The Solaris on Intel initiative effectively died yesterday as one of its biggest advocates, Fujitsu Siemens, endorsed a non-Intel server architecture.
Fujitsu Siemens is shipping Solaris servers running one to eight Sparc processors, which will be joined by 32-64 processor servers in the first half of next year and a 128 processor model in the second half of 2000.
But these are not Sparc as in the belated Sun Ultrasparc III; this is a Sparc chip designed by Fujitsu Japan.
Fujitsu Siemens, together with other Unix vendors like HP and SGI, have been ringing the death knell for their Risc platforms, plotting a roadmap converging on Intel's IA-64 architecture. But continuing delays to the IA-64 line and a lack of confidence that Intel's chips will be successful in the high-end enterprise space has left vendors scrabbling to prolong the life of their Risc server lines.
Until yesterday the German giant had been telling its Reliant Unix on MIPS customers that the future was Solaris on Intel's IA-64. One insider claimed Siemens had been planning a Risc line, before the Siemens Fujitsu merger was on the horizon.
The vendor admits that it has been hard to convince additional customers to buy RM, but it does not expect IA-64 to be ready for enterprise computing until 2002.
Dr Joseph Reger, vice president strategic marketing of Fujitsu Siemens, said: "This is not a stopgap, it is not a temporary solution. [This Sparc server line] is here to stay."
Despite the announcement, the vendor claimed that it had not moved away from supporting its RM line until 2002, nor had it moved from Solaris on IA-64 as the migration path for those customers.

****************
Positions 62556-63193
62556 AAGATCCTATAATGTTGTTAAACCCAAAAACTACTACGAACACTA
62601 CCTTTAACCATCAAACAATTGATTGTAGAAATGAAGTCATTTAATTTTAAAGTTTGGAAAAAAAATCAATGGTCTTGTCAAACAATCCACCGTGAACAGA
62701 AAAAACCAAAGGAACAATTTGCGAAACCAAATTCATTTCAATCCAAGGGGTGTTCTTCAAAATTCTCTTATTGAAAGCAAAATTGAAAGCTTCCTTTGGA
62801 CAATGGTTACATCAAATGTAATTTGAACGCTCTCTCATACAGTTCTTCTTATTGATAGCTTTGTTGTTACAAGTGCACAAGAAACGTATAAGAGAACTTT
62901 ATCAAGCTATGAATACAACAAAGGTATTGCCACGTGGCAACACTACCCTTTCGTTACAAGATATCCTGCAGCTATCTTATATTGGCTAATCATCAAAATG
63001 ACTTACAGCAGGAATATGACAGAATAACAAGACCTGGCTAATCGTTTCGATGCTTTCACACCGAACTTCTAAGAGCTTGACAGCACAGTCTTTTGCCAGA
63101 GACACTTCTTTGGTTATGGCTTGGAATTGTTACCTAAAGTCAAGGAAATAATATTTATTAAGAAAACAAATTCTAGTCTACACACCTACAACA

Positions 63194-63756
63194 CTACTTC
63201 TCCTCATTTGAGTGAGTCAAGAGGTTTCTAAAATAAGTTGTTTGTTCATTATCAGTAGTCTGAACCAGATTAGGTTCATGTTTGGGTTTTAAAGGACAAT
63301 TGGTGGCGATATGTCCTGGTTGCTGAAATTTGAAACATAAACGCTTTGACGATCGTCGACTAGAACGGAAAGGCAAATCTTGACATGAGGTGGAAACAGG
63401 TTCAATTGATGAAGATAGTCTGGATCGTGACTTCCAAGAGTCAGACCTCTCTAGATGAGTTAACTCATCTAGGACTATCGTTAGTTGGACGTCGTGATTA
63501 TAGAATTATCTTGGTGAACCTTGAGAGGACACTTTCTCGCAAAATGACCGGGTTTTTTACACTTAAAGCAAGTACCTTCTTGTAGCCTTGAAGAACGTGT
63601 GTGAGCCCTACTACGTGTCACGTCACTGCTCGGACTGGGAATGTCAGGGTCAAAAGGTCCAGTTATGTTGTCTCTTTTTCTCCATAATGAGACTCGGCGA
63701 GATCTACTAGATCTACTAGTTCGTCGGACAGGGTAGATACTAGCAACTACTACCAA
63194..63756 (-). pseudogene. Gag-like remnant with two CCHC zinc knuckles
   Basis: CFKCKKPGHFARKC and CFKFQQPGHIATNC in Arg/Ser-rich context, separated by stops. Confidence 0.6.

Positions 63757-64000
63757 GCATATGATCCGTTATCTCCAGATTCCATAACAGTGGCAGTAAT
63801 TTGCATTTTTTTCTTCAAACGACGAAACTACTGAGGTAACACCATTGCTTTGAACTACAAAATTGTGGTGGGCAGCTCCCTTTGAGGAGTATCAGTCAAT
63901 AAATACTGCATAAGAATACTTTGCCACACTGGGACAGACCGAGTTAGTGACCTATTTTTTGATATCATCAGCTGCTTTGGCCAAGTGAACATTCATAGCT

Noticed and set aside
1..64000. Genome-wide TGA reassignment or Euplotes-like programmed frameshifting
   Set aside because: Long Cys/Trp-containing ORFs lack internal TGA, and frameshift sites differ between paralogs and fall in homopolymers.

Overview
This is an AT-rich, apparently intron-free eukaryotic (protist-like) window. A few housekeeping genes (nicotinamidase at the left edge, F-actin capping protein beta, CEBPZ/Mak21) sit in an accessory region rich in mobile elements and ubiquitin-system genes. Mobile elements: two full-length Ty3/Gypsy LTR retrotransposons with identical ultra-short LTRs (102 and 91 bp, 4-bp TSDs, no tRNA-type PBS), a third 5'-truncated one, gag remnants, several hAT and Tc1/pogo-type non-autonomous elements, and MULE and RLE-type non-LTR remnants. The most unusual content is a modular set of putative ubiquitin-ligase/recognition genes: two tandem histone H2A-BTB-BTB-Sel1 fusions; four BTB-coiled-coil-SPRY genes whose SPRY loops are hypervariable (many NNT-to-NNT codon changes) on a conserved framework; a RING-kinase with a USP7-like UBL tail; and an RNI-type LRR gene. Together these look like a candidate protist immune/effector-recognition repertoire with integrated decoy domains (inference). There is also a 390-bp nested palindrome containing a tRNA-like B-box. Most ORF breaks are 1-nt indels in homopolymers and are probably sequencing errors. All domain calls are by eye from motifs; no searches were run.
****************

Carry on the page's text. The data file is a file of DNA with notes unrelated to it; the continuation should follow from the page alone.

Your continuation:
"Existing customers are not expected to replace RM with Solaris on Sparc. This is for new customers," he claimed.
Fujitsu Siemens will use a Fujitsu designed variant, GP7000F, instead of the Sun chip which has been plagued by delays. And according to analysts Gartner, Ultrasparc III servers should not be expected before the second half of next year.
Meanwhile, Fujitsu Siemens is claiming a 30 per cent performance advantage over Sun's ageing Ultrasparc II architecture. These claims are made with a GP7000F 300MHz and the vendor has plans to progress to 1000MHz by Christmas next year.
Reger is also promising potential customers an easy upgrade to 1000MHz, unless there are any unforeseen technical hitches - unlike the box swap that faces Sun's customers as they move to Ultrasparc III.
Next year's 32-way uniform memory architecture (UMA) box and the 64-way non-uniform memory architecture (NUMA) box can be dynamically partitioned using a crossbar switch technology borrowed from the Siemens BS200/BSD mainframe (which, incidentally, the company is still intending to migrate to Intel architecture).
Partitioning allows customers to run different databases and applications on the same machine, but the Sparc machines will only enable partitioning of Solaris. For partitioning of Solaris with NT, Linux and BSD customers will have to wait for a high-end Intel IA-64 machine.
IBM/SCO Monterey will begrudgingly be offered on IA-64, but only as a shrink-wrapped operating system, not as part of the enterprise offerings. Reger admits however that Monterey is more enterprise-like today than the infantile Linux.
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